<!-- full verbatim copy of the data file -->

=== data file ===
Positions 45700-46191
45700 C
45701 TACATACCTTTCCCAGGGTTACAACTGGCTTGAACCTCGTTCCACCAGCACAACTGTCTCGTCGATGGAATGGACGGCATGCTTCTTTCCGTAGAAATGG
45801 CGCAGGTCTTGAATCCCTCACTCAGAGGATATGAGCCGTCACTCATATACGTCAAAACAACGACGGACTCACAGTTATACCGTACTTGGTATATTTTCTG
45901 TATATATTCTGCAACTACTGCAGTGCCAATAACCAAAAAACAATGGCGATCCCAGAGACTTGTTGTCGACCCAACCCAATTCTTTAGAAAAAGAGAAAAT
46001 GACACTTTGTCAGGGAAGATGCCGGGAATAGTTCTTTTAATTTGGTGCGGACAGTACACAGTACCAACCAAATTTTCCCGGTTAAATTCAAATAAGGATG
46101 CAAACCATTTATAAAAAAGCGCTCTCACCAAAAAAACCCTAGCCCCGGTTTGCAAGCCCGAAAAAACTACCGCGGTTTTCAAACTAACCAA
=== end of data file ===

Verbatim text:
Positions 45700-46191
45700 C
45701 TACATACCTTTCCCAGGGTTACAACTGGCTTGAACCTCGTTCCACCAGCACAACTGTCTCGTCGATGGAATGGACGGCATGCTTCTTTCCGTAGAAATGG
45801 CGCAGGTCTTGAATCCCTCACTCAGAGGATATGAGCCGTCACTCATATACGTCAAAACAACGACGGACTCACAGTTATACCGTACTTGGTATATTTTCTG
45901 TATATATTCTGCAACTACTGCAGTGCCAATAACCAAAAAACAATGGCGATCCCAGAGACTTGTTGTCGACCCAACCCAATTCTTTAGAAAAAGAGAAAAT
46001 GACACTTTGTCAGGGAAGATGCCGGGAATAGTTCTTTTAATTTGGTGCGGACAGTACACAGTACCAACCAAATTTTCCCGGTTAAATTCAAATAAGGATG
46101 CAAACCATTTATAAAAAAGCGCTCTCACCAAAAAAACCCTAGCCCCGGTTTGCAAGCCCGAAAAAACTACCGCGGTTTTCAAACTAACCAA